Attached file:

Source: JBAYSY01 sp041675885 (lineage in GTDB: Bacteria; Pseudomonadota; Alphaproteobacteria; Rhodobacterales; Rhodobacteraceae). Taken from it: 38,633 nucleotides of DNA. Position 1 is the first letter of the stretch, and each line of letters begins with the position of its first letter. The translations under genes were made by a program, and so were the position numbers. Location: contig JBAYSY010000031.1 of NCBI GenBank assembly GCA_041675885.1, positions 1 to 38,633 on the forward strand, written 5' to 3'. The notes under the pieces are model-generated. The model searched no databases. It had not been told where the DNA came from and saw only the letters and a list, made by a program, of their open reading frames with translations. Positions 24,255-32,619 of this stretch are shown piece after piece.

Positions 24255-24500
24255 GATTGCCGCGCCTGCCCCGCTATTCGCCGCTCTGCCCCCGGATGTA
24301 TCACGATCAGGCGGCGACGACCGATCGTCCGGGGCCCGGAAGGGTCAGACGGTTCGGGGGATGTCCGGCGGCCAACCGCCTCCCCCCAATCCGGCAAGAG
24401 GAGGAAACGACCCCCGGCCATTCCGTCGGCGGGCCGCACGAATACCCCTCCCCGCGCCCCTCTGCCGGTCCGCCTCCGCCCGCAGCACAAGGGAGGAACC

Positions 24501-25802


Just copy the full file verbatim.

Source: JBAYSY01 sp041675885 (lineage in GTDB: Bacteria; Pseudomonadota; Alphaproteobacteria; Rhodobacterales; Rhodobacteraceae). Taken from it: 38,633 nucleotides of DNA. Position 1 is the first letter of the stretch, and each line of letters begins with the position of its first letter. The translations under genes were made by a program, and so were the position numbers. Location: contig JBAYSY010000031.1 of NCBI GenBank assembly GCA_041675885.1, positions 1 to 38,633 on the forward strand, written 5' to 3'. The notes under the pieces are model-generated. The model searched no databases. It had not been told where the DNA came from and saw only the letters and a list, made by a program, of their open reading frames with translations. Positions 24,255-32,619 of this stretch are shown piece after piece.

Positions 24255-24500
24255 GATTGCCGCGCCTGCCCCGCTATTCGCCGCTCTGCCCCCGGATGTA
24301 TCACGATCAGGCGGCGACGACCGATCGTCCGGGGCCCGGAAGGGTCAGACGGTTCGGGGGATGTCCGGCGGCCAACCGCCTCCCCCCAATCCGGCAAGAG
24401 GAGGAAACGACCCCCGGCCATTCCGTCGGCGGGCCGCACGAATACCCCTCCCCGCGCCCCTCTGCCGGTCCGCCTCCGCCCGCAGCACAAGGGAGGAACC

Positions 24501-25802